Using new, high-resolution global satellite maps of air quality indicators, NASA scientists tracked air pollution trends over the last decade in various regions and 195 cities around the globe. The United States, Europe and Japan have improved air quality thanks to emission control regulations, while China, India and the Middle East, with their fast-growing economies and expanding industry, have seen more air pollution.
Scientist Bryan Duncan and his team examined observations made from 2005 to 2014 by the Ozone Monitoring Instrument aboard NASA's Aura satellite. One of the atmospheric gases the instrument detects is nitrogen dioxide, a yellow-brown gas that is a common emission from cars, power plants and industrial activity. Nitrogen dioxide can quickly transform into ground-level ozone, a major respiratory pollutant in urban smog. Nitrogen dioxide hotspots, used as an indicator of general air quality, occur over most major cities in developed and developing nations.
"These changes in air quality patterns aren't random," said Bryan Duncan, an atmospheric scientist at NASA's Goddard Space Flight Center in Greenbelt, Maryland, who led the research. "When governments step in and say we're going to build something here or we're going to regulate this pollutant, you see the impact in the data."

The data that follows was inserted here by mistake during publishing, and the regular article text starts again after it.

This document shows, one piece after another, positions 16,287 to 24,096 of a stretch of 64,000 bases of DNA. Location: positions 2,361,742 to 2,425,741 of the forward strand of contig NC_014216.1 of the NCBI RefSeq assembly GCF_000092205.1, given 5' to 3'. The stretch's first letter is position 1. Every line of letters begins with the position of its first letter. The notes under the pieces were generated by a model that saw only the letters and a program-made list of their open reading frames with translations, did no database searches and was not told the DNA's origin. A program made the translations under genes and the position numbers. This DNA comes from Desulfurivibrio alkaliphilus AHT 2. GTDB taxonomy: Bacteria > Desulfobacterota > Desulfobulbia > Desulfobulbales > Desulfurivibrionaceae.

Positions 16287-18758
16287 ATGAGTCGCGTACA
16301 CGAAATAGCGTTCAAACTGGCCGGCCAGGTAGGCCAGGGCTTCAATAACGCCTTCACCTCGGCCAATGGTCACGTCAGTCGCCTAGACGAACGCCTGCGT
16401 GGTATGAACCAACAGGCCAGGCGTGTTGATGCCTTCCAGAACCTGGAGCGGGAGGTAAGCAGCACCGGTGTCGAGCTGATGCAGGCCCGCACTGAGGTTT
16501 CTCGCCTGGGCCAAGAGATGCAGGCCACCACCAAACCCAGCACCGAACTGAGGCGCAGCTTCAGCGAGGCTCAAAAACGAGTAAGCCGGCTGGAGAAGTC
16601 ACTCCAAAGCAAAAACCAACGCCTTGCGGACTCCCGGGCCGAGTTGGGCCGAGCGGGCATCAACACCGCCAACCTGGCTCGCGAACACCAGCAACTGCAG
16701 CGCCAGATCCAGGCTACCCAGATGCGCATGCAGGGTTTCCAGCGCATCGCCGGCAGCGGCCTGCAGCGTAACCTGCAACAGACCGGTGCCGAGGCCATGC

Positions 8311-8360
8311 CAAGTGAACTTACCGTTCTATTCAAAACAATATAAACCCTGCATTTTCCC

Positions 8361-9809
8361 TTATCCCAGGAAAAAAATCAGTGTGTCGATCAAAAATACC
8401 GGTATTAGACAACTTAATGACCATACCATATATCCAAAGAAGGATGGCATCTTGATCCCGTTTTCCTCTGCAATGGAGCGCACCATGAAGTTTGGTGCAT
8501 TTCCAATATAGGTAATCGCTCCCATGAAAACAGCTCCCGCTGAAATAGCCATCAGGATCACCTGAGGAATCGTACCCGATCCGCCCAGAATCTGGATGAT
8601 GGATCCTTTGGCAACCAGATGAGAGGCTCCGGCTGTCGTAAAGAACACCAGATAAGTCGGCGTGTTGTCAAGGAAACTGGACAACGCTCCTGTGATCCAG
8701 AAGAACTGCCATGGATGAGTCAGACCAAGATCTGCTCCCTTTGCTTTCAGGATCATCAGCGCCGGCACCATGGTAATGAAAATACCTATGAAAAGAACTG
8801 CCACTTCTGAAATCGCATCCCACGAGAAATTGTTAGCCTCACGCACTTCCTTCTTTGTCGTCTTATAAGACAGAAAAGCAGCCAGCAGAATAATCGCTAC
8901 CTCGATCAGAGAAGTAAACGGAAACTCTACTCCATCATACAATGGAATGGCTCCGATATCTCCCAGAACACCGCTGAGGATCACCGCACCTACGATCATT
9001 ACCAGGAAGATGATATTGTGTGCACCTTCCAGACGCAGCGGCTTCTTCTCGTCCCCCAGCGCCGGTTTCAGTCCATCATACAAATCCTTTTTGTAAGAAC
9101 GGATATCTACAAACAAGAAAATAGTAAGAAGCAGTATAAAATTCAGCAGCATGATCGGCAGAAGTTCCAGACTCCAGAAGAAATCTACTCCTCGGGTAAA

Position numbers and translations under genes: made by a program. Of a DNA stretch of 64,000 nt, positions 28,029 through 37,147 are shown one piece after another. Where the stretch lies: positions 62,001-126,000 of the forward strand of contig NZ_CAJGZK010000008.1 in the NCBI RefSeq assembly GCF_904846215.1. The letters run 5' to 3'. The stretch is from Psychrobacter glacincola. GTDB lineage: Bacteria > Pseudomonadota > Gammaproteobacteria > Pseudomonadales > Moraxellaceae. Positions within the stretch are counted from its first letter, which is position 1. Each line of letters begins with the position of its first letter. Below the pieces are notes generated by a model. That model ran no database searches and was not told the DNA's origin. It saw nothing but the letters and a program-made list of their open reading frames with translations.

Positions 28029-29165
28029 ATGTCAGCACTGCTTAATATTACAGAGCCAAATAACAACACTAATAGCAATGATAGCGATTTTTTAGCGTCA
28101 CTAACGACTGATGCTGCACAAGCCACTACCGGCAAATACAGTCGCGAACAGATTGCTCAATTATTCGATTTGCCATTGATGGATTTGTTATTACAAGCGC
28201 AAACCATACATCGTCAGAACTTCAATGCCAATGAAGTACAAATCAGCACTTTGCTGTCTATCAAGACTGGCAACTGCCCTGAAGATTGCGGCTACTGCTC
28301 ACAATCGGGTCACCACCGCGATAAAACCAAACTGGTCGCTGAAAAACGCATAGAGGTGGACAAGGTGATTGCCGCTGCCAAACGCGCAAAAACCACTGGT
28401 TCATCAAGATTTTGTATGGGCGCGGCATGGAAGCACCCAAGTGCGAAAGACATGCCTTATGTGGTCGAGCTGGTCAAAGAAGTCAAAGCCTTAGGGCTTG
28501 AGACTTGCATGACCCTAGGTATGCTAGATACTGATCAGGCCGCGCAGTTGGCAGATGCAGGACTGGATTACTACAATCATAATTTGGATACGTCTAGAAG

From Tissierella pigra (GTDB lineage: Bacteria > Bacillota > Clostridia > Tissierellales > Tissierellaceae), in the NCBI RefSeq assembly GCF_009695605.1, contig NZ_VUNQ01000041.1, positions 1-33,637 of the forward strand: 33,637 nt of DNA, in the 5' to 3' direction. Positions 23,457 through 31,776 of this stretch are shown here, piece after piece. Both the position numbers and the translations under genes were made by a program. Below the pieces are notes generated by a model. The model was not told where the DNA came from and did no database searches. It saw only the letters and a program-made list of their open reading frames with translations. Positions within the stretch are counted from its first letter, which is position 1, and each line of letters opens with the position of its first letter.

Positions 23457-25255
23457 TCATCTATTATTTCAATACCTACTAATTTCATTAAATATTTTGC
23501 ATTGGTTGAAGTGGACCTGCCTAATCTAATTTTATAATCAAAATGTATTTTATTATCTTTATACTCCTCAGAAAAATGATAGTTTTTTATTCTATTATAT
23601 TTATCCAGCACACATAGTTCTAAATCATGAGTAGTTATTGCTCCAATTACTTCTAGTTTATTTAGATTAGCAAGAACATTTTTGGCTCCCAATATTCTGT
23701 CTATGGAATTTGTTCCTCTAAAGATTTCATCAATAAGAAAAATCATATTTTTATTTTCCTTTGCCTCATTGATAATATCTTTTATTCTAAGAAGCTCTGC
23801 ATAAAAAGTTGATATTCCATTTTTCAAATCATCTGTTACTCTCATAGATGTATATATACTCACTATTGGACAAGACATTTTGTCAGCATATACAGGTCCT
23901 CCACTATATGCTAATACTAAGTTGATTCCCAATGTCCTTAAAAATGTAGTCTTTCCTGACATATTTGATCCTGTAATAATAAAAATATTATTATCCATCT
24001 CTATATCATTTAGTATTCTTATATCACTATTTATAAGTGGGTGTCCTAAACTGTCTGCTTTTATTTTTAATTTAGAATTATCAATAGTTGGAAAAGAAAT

Air pollution's rise and fall is a hallmark of industrialization, economic activity, and even civil unrest — and it can have far reaching effects on human health and the environment. Now, NASA has produced the first high-resolution global map of air quality. In this briefing, scientists will discuss the evolving human impact on air pollutants from 2005 to 2014.
The findings were presented December 14, 2015 at the American Geophysical Union meeting in San Francisco and published in the Journal of Geophysical Research.